Group Homes, Retirees Win in Separate Court Decisions


Two recent U.S. Supreme Court cases, though each dealing with a limited population, may have an effect on clients. In one, the Court dealt with group homes and boarding homes; in the other, the Court addressed long-standing state tax inequities.

Group Home Regulation

Oxford House, a Washington drug and alcohol treatment program, tried to open a group home in the city of Edmonds. Local planners objected, citing a city ordinance which prohibited more than five unrelated individuals from living together.

Oxford House appealed the denial through the federal court system, losing in the District Court but winning in the Ninth Circuit Court of Appeals. Now the Supreme Court has agreed that Edmonds’ rule is too restrictive.

The American Association of Retired People (AARP) joined Oxford House in opposing the rule. Though the proposed use in this case was a drug and alcohol rehabilitation program, AARP noted that it would restrict the ability of boarding homes, foster homes and similar facilities to care for elderly clients in residential areas. The Supreme Court agreed.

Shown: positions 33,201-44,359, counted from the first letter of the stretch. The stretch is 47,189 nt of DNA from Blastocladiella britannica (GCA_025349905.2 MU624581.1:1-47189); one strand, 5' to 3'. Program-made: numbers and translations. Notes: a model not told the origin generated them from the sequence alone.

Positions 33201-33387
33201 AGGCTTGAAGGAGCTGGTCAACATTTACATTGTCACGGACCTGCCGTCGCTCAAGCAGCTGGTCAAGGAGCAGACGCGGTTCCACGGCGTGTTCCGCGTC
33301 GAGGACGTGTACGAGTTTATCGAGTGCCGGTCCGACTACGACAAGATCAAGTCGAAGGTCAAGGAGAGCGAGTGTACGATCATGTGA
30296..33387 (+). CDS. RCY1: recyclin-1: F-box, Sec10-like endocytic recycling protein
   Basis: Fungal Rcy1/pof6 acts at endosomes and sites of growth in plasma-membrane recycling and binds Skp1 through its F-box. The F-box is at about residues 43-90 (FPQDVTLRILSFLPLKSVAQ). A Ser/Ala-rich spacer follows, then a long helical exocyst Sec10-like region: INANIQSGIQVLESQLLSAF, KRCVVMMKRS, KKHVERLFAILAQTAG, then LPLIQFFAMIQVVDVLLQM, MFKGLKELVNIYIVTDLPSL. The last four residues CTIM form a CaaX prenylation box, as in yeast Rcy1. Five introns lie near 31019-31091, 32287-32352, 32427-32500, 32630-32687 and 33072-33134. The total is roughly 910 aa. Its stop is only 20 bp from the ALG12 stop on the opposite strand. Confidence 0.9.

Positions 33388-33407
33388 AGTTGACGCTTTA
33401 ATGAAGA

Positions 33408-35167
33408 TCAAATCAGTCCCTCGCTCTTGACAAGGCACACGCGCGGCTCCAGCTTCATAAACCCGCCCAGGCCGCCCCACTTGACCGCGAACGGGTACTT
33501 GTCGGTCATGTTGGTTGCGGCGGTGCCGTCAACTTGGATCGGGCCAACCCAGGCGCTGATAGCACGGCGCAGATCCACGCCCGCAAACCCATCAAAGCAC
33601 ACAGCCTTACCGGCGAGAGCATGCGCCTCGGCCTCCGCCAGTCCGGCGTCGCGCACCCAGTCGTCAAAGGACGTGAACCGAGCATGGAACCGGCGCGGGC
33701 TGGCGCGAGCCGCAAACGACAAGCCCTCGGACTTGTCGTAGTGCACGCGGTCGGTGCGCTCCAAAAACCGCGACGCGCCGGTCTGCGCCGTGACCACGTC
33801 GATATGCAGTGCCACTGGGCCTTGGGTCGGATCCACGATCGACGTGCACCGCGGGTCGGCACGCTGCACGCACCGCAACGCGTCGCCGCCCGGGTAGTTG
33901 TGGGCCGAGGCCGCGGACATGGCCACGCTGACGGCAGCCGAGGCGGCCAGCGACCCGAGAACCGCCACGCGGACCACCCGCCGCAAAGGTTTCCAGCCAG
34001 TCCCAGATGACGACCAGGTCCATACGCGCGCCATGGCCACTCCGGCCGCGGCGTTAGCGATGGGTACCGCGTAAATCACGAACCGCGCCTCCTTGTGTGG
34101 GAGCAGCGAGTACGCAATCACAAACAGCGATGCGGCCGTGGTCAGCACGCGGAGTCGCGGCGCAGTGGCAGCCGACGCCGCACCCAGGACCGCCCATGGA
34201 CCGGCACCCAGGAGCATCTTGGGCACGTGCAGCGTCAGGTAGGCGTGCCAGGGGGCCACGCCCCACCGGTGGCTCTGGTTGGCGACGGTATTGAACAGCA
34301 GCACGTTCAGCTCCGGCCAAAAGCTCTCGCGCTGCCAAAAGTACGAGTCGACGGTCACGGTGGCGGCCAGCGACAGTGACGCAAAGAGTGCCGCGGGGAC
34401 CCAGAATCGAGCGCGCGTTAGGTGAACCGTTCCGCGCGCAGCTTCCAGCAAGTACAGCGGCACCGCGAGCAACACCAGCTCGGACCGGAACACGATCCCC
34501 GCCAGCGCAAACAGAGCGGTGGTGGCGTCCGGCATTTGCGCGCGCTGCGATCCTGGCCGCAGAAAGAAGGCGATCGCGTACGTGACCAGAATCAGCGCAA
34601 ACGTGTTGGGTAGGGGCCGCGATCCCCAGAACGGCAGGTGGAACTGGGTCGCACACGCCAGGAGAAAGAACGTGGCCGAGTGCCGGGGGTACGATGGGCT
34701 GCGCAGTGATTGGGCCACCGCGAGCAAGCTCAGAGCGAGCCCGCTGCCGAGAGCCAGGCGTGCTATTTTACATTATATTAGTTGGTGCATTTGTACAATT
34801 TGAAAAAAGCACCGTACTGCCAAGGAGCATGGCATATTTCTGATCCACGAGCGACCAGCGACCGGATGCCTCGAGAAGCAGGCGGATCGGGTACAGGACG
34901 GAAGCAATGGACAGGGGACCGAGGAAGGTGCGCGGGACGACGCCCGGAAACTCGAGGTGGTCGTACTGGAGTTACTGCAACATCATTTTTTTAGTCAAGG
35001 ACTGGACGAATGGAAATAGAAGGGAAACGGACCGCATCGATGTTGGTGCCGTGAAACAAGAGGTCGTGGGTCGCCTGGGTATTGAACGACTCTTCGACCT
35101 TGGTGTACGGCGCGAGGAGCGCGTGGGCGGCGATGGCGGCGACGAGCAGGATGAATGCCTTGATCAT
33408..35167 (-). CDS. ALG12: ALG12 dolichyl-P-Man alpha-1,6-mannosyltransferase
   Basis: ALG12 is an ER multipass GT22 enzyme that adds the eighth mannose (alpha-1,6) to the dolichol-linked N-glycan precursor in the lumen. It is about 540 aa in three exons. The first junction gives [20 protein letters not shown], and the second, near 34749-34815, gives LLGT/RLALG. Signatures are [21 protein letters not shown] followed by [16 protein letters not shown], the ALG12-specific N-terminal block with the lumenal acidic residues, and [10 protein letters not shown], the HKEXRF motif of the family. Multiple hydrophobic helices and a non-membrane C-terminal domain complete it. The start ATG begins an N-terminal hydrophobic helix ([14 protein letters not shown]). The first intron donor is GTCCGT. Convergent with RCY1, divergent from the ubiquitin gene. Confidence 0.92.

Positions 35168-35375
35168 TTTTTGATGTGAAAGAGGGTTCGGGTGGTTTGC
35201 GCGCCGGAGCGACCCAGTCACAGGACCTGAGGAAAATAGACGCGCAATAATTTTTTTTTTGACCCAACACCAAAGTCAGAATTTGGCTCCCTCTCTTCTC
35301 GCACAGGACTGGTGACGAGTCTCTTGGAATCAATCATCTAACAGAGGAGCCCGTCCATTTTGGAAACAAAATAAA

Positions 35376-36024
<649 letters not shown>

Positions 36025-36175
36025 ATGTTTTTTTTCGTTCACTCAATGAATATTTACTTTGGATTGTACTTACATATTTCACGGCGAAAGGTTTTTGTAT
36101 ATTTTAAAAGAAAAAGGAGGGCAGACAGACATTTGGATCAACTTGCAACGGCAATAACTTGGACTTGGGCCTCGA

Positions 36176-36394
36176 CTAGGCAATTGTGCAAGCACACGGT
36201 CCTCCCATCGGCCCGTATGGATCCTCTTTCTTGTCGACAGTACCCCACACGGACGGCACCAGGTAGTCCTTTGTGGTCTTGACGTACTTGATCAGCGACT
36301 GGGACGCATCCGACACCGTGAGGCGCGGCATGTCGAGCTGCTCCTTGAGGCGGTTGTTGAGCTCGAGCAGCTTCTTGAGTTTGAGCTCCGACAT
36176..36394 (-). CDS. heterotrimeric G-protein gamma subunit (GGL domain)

The Oxford House decision relies on the federal Fair Housing Amendments Act of 1988, which prohibits zoning ordinances restricting occupancy limits unless they are reasonable. The Supreme Court noted that the Edmonds ordinance did not restrict the number of family members who could live in one residence, so deduced that the limitation was based on something other than a desire to control the size of households. Since the limit was different for unrelated housemates, it was inherently unreasonable. Edmonds v. Oxford House, 115 S. Ct. 1776 (1995).

[Note: Tucson had a similar zoning provision until the mid-1980s]

Taxes on Federal Retirees

In the 1980s, Georgia (along with Arizona) was one of about 20 states that tried to impose state income taxes on federal pensions while exempting state pension income. Those tax efforts were struck down after only a few years of collections.

Georgia (like Arizona) initially argued that refunds for the illegally collected tax should be limited to those taxpayers who protested the tax at the time of payment. Since few had protested, this rule would have saved Georgia an estimated $100 million in refunds to 50,000 retirees. The Supreme Court, in its 1994 term, ruled Georgia’s proposal unacceptable, and ordered the state to adopt “meaningful backward-looking relief” for taxpayers who were illegally taxed. Reich v. Collins, 115 S.Ct. 547 (1994).

[Note: Arizona has grappled with the same problem, and has now adopted legislation to permit taxes to be recovered. Many of the taxpayers have now died, and the claims for repayment must be pursued by heirs.]

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